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How startups can use reverse mergers to go public?

Start-ups can raise capital through angel investors, hard money lending institutions, or investments company. But, there is another way that can be just as effective: the reverse merger.

In fact, Warren Buffet who is one of the most successful investors in modern history created his company, Berkshire Hathaway through a reverse merger. Berkshire Hathaway was originally a textile company until Buffet transformed it into a holdings company.

What is a Reverse Merger?

A reverse merger is a situation when private firms merge with publicly traded entities. These public companies are often corporate shells. The Securities and Exchange Commission defines a shell company as a public reporting company that has little or no operations.

In this merger, the public firm survives, and the private firm becomes its subsidiary. Although the private firm is under the public one, it is the former shareholders of the private firm that controls the majority stake in the public company.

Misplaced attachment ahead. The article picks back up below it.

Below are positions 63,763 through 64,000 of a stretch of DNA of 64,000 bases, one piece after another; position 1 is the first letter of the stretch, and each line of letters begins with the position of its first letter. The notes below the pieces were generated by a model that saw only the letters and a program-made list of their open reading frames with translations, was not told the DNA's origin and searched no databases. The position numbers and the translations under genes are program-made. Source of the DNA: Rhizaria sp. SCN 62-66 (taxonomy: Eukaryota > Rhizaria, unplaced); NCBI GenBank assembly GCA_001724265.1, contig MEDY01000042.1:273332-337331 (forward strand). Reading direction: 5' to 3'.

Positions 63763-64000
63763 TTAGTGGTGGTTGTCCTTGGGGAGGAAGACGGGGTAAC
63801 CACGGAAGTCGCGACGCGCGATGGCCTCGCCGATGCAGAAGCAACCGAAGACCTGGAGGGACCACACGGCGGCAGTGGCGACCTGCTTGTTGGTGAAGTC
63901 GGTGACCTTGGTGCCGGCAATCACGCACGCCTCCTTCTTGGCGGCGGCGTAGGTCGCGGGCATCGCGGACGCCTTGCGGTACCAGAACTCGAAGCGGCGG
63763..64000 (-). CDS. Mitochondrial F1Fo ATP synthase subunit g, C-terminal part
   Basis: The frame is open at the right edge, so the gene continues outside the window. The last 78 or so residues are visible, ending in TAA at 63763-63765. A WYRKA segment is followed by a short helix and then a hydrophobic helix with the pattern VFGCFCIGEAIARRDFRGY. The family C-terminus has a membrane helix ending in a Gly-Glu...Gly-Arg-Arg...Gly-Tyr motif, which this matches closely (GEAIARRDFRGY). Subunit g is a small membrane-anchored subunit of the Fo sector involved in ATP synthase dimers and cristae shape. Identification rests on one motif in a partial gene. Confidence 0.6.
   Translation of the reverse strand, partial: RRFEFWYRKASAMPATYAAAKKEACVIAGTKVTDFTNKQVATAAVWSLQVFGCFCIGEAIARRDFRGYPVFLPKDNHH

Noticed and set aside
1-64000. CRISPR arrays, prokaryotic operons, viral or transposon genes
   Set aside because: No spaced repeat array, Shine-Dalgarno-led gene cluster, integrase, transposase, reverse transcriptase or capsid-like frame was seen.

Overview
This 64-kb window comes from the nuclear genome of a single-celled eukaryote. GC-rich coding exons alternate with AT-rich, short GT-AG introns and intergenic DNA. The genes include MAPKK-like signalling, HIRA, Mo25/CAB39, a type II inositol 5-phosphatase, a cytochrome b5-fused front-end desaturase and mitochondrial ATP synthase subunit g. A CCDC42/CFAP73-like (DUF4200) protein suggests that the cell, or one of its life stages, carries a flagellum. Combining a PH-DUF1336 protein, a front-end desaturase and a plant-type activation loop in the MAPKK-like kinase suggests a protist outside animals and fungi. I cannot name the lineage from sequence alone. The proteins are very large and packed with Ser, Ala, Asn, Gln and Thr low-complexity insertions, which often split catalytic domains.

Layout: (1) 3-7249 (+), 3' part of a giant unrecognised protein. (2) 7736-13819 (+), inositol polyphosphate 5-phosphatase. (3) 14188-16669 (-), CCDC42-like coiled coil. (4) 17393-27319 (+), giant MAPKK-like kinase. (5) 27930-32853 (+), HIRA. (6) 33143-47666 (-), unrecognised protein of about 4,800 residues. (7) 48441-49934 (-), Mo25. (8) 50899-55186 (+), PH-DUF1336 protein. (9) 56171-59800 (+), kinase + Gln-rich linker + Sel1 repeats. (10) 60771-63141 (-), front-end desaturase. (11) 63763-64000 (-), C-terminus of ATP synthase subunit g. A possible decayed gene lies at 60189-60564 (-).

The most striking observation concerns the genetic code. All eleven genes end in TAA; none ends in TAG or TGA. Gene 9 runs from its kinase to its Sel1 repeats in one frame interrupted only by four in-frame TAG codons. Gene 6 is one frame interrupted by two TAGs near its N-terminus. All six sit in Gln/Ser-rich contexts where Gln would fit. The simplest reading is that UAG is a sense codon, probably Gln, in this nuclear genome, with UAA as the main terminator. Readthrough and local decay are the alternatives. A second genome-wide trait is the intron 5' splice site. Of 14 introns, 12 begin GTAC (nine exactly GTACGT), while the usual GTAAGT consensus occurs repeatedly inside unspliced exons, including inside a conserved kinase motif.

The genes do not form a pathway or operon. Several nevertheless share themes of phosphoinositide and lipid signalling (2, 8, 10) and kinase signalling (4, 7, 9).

The private company’s management often takes over the board of directors and other executive positions of the public shell company. In addition, the assets and operations of the resulting entity after the reverse merger are primarily those belonging to the private company.

Benefits of a Reverse Merger

There are many reasons why a start-up company would want to become a publicly traded company. First, it is a way for a company to raise capital. The capital can be used to settle debts or expand the company. Going public can also be a good strategy to increase the visibility of the company.

However, the process of transforming a private company into a private one can be quite difficult and costly. A reverse merger is often seen as a shortcut to becoming a public company.

Instead of going through the Initial Public Offering (IPO) process, a company can simply use an existing public company. As a result, a start-up company can quickly enter the capital market.

The reportorial requirements are simpler. The public company is required to report the reverse merger with the Securities Exchange Commission, there are no registration requirements unlike with an IPO.

Aside from expediting the process, a reverse merger can also be cheaper. The legal and accounting costs are generally cheaper than an IPO.